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Anti-Drag Law Struck Down

That certainly didn't take long. On Saturday, we answered a question from E.W. in Skaneateles about the various anti-drag laws that have been passed in red states. And we wrote:

The anti-drag-show laws being promulgated by red states are already facing lawsuits on First Amendment grounds. The government can encumber speech, but there has to be a compelling public interest in doing so. The red staters have claimed that the drag shows somehow harm children, but making that claim doesn't make it so, and the evidence does not support that position. So, it is likely these laws will be struck down once the lawsuits work their way through the court system.

As we note regularly, we are not lawyers. However, we do know a bit about the First Amendment, and so we knew we were on firm ground here.

It did not take long for our assessment to be sustained. In fact, it only took a few hours. U.S. District Court Judge Thomas Parker is a Donald Trump appointee, albeit one confirmed 98-0 by the Senate, and so not a hyperpartisan judge in the mold of a Reed O'Connor or a Neomi Rao. He was asked to rule on the constitutionality of Tennessee's anti-drag law, and on Friday evening he issued his ruling. It's 70 pages, but the key passage is this:

After considering the briefs and evidence presented at trial, the Court finds that—despite Tennessee's compelling interest in protecting the psychological and physical wellbeing of children—the Adult Entertainment Act ("AEA") is an UNCONSTITUTIONAL restriction on the freedom of speech and PERMANENTLY ENJOINS Defendant Steven Mulroy from enforcing the unconstitutional statute.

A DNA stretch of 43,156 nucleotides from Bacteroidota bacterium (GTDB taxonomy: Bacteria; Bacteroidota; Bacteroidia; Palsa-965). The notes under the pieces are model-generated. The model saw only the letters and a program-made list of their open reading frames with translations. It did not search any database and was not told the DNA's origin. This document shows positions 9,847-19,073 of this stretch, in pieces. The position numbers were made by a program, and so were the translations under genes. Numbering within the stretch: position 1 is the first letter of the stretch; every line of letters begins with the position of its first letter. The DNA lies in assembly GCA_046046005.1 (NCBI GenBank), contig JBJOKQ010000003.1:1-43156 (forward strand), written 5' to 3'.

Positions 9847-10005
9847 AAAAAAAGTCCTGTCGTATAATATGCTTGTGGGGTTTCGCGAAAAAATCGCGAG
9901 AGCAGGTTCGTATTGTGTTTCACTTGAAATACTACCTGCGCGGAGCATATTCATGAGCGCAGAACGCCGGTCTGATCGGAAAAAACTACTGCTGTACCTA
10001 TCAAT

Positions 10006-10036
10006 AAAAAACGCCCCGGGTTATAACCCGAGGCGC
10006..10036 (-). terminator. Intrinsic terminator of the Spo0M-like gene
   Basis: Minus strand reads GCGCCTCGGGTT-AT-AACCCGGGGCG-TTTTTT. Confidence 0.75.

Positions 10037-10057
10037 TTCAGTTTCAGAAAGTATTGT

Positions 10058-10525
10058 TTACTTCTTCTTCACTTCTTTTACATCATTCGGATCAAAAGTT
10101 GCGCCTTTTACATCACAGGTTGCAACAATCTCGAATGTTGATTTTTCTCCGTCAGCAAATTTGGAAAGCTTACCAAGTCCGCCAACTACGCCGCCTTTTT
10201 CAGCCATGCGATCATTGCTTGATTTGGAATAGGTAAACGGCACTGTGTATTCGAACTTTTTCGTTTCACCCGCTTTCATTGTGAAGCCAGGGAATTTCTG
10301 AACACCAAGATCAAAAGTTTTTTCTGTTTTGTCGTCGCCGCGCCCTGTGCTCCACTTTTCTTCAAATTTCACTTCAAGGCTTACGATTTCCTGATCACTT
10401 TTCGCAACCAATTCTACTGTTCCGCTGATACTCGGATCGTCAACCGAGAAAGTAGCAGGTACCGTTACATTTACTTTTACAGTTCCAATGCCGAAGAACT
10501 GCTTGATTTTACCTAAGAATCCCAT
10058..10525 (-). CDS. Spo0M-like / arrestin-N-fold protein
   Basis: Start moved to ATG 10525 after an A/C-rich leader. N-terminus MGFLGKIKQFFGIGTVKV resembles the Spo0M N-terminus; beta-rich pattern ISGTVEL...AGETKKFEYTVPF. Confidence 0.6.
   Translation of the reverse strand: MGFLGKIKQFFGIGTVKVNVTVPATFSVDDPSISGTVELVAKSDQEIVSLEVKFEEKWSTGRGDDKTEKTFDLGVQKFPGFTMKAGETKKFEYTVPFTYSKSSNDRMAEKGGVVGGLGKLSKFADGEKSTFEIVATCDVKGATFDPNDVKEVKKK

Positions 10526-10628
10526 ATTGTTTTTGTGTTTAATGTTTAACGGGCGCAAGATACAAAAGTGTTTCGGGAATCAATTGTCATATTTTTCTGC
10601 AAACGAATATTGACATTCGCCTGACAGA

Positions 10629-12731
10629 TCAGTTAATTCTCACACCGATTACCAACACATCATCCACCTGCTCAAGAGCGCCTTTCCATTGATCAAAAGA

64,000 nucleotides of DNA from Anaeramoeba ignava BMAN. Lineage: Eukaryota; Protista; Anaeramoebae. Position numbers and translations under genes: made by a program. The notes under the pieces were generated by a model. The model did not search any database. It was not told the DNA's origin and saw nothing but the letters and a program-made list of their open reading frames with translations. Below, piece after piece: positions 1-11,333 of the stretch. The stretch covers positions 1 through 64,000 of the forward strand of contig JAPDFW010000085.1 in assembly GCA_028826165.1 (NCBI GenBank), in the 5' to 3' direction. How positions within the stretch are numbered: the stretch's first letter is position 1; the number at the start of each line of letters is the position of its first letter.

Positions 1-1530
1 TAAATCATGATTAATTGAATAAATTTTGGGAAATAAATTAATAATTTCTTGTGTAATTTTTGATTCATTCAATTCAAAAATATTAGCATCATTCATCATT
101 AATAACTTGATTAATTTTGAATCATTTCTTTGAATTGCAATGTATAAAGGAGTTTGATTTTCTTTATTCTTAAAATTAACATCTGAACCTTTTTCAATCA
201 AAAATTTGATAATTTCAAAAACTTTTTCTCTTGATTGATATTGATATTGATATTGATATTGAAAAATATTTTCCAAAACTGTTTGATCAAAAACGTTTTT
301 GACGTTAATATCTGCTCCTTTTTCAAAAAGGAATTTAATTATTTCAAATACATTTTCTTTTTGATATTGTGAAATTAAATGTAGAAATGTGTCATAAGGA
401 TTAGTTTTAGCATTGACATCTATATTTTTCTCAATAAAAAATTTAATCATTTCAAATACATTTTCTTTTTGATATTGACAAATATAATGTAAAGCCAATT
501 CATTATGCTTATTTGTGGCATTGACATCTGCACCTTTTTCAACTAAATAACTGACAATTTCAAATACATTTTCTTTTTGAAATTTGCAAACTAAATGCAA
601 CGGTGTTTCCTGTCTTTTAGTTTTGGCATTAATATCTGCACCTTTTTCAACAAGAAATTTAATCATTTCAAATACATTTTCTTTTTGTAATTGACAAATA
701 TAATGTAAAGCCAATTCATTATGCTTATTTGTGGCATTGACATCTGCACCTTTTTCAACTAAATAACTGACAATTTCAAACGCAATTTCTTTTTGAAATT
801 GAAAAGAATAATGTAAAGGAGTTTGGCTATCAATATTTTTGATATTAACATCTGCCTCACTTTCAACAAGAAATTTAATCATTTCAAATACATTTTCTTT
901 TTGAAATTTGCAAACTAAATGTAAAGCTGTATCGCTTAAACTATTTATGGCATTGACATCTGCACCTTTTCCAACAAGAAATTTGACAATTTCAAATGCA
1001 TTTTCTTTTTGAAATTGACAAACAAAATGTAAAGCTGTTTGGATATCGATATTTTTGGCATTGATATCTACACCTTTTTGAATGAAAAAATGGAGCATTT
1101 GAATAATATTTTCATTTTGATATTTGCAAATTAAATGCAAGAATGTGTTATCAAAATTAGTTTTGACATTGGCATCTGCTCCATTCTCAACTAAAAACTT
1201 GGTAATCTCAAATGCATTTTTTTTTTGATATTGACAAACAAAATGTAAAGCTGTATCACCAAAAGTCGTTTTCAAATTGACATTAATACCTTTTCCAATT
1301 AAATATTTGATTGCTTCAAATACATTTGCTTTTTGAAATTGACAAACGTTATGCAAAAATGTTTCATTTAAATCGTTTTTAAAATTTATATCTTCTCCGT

Parker issued his ruling at virtually the same moment we were writing that answer, although we did not know about his opinion until after the post went live, as the news coverage of the ruling did not happen until the Saturday news cycle. Put another way, we were hard at work on Friday night, but the reporters weren't. Slackers.

We presume this will be appealed, though that decision apparently hasn't been made yet. If and when that does come to pass, appeals of Parker's rulings (he's part of the District Court for the Western District of Tennessee) go to the Sixth Circuit, which covers Kentucky, Michigan, Ohio and Tennessee. It's definitely right-leaning, but not far-right-activist in the way the Fifth Circuit is. And given how clear the violation of the First Amendment is here, we don't expect the defendants will have better luck at the appeals level, or at the Supreme Court, once the matter reaches that level.

But while the case for anti-drag laws is very, very weak, the politicians behind the laws care almost entirely about virtue signalling. For them, "I am fighting the good fight against these people" is far more important than "I am winning the fight against these people." So, Parker's ruling surely won't bring an end to this time-wasting, grandstanding nonsense. (Z)

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